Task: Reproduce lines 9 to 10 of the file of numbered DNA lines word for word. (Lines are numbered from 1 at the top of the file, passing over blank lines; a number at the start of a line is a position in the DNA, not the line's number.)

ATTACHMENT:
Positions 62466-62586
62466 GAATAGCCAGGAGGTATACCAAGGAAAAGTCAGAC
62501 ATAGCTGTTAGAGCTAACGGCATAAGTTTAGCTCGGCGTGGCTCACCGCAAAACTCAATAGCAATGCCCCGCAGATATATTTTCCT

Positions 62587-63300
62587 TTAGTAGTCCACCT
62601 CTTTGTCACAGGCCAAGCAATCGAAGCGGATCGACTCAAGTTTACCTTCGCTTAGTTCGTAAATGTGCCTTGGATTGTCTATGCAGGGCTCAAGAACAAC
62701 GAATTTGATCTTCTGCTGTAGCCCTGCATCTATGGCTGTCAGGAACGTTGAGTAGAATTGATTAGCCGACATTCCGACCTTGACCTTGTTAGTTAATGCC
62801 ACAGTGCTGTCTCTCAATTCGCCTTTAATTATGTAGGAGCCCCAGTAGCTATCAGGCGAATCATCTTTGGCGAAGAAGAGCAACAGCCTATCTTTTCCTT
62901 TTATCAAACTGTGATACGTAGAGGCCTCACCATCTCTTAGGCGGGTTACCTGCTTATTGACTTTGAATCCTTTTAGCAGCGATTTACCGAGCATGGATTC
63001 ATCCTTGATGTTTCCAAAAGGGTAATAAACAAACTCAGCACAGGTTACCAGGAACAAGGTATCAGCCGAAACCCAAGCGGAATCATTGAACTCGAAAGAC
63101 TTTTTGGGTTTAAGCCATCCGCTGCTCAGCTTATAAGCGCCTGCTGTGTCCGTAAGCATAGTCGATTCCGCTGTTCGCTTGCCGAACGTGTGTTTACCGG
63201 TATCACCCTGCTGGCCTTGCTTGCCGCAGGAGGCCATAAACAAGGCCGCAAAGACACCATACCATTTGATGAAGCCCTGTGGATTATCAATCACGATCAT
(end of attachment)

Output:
62901 TTATCAAACTGTGATACGTAGAGGCCTCACCATCTCTTAGGCGGGTTACCTGCTTATTGACTTTGAATCCTTTTAGCAGCGATTTACCGAGCATGGATTC
63001 ATCCTTGATGTTTCCAAAAGGGTAATAAACAAACTCAGCACAGGTTACCAGGAACAAGGTATCAGCCGAAACCCAAGCGGAATCATTGAACTCGAAAGAC